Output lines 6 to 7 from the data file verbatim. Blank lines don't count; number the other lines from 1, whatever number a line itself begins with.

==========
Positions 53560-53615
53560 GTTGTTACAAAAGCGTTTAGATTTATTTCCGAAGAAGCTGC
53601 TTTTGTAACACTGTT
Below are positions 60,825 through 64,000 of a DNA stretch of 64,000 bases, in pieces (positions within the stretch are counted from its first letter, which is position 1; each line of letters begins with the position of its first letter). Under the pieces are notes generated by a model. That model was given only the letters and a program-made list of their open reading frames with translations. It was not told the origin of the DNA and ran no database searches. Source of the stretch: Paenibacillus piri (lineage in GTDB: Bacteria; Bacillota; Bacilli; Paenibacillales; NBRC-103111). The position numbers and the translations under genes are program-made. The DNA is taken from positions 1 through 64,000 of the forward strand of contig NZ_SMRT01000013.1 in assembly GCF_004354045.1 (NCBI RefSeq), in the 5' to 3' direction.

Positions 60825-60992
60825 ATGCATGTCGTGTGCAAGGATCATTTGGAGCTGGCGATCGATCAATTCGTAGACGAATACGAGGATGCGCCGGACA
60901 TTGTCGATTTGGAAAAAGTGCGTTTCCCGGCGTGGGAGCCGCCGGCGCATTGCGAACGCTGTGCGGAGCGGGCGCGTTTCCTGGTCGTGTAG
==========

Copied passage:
60825 ATGCATGTCGTGTGCAAGGATCATTTGGAGCTGGCGATCGATCAATTCGTAGACGAATACGAGGATGCGCCGGACA
60901 TTGTCGATTTGGAAAAAGTGCGTTTCCCGGCGTGGGAGCCGCCGGCGCATTGCGAACGCTGTGCGGAGCGGGCGCGTTTCCTGGTCGTGTAG